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Plough on – new rule blasted as ridiculous

January 28th, 2018 8:10 PM

By Emma Connolly

Way to go - vertical or horizontal? Farmers are puzzled by new rule about ploughing in December. (Photo: Shutterstock)

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A NEW rule dictating which way farmers can plough certain fields in December has been slammed as another ‘example of the government’s ridiculous attitude’ towards the agricultural community.’ 

The rule states that ‘any field with a slope of more than 15º must be ploughed horizontally by tillage farmers – should the ploughing take place after December 1st.’

It continues: ‘Should a field not be suitable for horizontal ploughing on health and safety grounds, the land should be left until as close to sowing as possible before ploughing vertically – but until after January 1st.’

However, the dictate has been blasted by local independent deputy Michael Collins, who said it was ‘another example of the government’s ridiculous attitude when it comes to issuing rules and regulations to farmers.’

He said: ‘As usual they are following a one-size fits all approach. There are fields with different gradients all within the one field, land that can only be ploughed vertically and what can a farmer do if there is a sharp rise in the middle of a field? More thought and work needs to be done before the department makes these proposals in the future.’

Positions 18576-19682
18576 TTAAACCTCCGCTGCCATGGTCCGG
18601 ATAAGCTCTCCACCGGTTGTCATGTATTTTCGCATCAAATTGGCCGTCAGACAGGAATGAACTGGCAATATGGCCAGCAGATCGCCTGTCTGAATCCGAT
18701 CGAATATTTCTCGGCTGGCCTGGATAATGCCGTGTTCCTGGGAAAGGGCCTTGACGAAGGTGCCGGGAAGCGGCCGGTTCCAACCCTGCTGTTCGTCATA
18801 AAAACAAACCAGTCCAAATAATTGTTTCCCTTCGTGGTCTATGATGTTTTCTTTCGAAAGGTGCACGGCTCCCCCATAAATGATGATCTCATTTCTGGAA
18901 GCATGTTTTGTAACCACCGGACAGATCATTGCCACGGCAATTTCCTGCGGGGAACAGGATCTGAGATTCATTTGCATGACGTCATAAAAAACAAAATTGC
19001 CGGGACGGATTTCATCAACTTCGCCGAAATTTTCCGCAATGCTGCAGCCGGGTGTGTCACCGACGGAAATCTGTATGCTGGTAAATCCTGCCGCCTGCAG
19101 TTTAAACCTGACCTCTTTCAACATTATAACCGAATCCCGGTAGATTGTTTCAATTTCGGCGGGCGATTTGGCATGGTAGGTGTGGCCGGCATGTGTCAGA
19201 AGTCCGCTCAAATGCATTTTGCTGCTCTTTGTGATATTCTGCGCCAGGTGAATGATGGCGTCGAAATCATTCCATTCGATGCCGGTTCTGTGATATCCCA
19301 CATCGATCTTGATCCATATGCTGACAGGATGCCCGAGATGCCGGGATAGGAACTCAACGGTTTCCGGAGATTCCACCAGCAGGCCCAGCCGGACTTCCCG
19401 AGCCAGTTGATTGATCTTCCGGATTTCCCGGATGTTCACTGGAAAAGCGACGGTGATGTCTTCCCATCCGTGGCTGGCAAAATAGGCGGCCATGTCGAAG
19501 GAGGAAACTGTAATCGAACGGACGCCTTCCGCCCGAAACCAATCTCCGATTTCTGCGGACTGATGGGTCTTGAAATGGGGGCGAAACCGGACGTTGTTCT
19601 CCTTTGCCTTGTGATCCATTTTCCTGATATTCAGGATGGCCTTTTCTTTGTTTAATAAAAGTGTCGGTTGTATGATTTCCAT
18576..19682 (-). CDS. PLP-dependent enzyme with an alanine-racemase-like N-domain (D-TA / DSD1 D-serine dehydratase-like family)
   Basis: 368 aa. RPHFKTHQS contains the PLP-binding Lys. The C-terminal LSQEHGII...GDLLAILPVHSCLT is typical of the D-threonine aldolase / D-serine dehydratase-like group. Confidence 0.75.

A Department of Agriculture spokesperson said: ‘This only applies to those tillage farmers who wish to plough in the month of December and leave the land fallow.  The change is necessary to reduce the risk of soil erosion or the run-off of valuable nutrients during heavy rain. The Department will be in contact with those arable farmers with such land who may be affected.’ 

 But Deputy Collins insisted the move showed a complete lack of common sense by the Department. 

National Ploughing Assocation chairman, Denis Keohane  from Ballinscarthy, agreed there were other more important issues than this that the department could concern themselves with. 

‘Farmers know what they are doing and are not going to abuse their land – in terms of regulations, this could be a step too far.’

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